Patients use more often relatives as interpreters for fee

When patients avoiding consultations, because they can't afford, can diseases develop themselves unnecessarily, sounds a warning. Patients in Denmark who do

Patients use more often relatives as interpreters for fee

When patients avoiding consultations, because they can't afford, can diseases develop themselves unnecessarily, sounds a warning.

Patients in Denmark who do not speak English, is increasingly starting to use relatives to translate at doctor's appointments, after the introduction of co-payment and reimbursement of interpreters in July 2018.

It estimates 90 percent of the respondents practitioners and 67 percent of hospitalslægerne in a new report made by the Institute for human Rights and the medical association. It writes the Information.

Tolkegebyret has caused a number of problems, says the medical association.

- It is a really big problem, when children or other family members become interpreters in the conversations. Firstly, they are rarely good enough interpreters. In addition, it is a problem if the children are whirled into patients perhaps serious illness.

- Unfortunately, this means tolkegebyret also, patients sometimes do not show up for the session, because they can't afford to pay for interpretation. It means that the disease may develop itself more seriously than it should have done, says the chairman Andreas Rudkjøbing to Ritzau.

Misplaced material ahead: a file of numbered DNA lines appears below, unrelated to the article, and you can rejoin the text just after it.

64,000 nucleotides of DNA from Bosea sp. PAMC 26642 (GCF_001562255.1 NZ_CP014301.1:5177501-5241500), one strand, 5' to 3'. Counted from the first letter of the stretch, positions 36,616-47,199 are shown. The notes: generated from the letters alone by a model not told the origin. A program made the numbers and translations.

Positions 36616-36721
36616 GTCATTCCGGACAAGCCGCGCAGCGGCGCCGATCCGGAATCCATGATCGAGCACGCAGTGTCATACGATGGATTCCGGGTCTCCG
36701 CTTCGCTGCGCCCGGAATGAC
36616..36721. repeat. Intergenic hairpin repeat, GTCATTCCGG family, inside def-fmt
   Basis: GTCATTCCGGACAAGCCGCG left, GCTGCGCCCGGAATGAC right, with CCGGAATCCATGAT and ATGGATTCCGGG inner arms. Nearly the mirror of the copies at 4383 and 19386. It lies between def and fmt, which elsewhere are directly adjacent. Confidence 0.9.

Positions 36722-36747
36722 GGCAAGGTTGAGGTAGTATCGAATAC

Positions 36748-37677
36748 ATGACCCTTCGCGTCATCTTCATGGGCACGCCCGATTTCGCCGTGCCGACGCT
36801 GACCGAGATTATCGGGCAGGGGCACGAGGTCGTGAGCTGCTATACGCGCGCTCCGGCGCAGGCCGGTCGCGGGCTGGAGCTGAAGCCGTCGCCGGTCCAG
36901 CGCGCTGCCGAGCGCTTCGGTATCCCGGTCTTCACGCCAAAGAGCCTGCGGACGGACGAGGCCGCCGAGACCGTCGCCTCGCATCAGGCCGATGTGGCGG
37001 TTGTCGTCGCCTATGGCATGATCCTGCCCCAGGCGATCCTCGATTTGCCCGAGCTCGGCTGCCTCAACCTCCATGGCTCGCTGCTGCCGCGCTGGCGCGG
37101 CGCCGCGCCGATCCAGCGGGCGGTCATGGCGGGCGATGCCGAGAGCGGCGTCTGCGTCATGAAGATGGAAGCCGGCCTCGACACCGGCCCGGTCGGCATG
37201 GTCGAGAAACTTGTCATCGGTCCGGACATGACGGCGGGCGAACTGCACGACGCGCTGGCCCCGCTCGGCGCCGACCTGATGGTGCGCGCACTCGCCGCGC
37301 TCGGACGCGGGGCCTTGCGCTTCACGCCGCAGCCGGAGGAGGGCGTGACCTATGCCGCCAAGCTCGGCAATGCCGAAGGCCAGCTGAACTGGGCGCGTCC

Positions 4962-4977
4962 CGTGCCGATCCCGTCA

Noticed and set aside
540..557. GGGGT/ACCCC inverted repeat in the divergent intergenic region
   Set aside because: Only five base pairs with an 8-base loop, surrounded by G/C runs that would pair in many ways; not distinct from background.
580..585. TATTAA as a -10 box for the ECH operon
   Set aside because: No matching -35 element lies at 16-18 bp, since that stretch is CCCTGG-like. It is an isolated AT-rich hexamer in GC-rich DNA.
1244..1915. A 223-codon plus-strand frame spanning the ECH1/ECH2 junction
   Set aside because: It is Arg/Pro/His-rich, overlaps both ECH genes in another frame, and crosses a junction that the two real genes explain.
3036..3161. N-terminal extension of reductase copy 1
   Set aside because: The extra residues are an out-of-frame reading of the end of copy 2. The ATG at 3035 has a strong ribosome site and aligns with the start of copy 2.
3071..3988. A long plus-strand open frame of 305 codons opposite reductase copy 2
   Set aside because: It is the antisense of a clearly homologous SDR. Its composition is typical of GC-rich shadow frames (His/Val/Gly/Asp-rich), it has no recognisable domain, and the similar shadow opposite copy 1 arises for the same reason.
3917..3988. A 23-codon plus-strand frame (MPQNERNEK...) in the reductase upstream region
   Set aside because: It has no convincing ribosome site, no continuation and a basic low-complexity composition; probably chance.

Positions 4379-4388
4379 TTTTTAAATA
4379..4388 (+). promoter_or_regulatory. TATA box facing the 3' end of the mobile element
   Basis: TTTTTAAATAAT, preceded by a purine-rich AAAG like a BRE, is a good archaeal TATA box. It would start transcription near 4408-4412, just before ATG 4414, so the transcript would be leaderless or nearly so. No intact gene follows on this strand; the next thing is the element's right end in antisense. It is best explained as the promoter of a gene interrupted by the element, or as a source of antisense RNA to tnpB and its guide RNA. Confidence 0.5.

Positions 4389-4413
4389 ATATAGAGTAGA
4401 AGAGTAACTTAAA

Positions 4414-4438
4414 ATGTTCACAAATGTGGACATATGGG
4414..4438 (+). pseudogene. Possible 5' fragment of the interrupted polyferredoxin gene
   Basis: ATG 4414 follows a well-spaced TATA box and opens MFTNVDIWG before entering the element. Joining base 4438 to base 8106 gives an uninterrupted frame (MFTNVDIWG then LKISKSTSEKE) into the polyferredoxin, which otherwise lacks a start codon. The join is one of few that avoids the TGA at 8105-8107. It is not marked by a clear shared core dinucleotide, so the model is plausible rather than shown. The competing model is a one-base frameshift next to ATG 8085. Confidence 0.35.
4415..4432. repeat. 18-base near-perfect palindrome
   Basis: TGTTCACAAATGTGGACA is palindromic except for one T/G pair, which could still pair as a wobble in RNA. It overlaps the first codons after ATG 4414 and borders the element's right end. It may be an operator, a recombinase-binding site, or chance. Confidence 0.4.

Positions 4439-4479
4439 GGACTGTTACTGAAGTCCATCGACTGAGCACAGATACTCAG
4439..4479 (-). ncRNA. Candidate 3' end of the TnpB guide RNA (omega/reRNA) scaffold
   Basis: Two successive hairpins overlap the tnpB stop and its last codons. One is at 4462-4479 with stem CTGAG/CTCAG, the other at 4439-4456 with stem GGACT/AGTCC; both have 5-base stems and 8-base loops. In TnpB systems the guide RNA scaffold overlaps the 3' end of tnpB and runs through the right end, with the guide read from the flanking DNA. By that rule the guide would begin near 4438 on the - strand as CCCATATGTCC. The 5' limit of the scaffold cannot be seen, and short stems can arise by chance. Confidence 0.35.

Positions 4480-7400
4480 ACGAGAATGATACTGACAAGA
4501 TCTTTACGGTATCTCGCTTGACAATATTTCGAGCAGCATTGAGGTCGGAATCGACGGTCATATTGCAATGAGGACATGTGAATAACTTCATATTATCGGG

He also points out that the fee causes a lot of red tape for the doctors. It means that they need to spend time on much else than the actual medicine.

for example, This could be the explanation of the fee and the subsequent recovery of the.

Tolkegebyret is that immigrants with longer than three years of stay in Denmark even must pay for an interpreter if they do not speak Danish yet. It is, for example, when they go to the doctor.

The previous government introduced the fee last year. The idea was that it would increase the group's incentive to learn Danish.

the Study is based on responses from 623 physicians, who on average are in contact with at least one patient per week with the need for interpreting services. 418 of the participating doctors are doctors. 205 is the doctors employed at the hospital.

the Institute for human Rights suggests that when patients bring relatives into konsultationslokalet instead of professional interpreters, increases the risk of fejloversættelser and thus misdiagnosis.

in Addition, it can prevent confidential conversations between doctor and patient.

/ritzau/

Updated Date: 19 December 2019, 03:00

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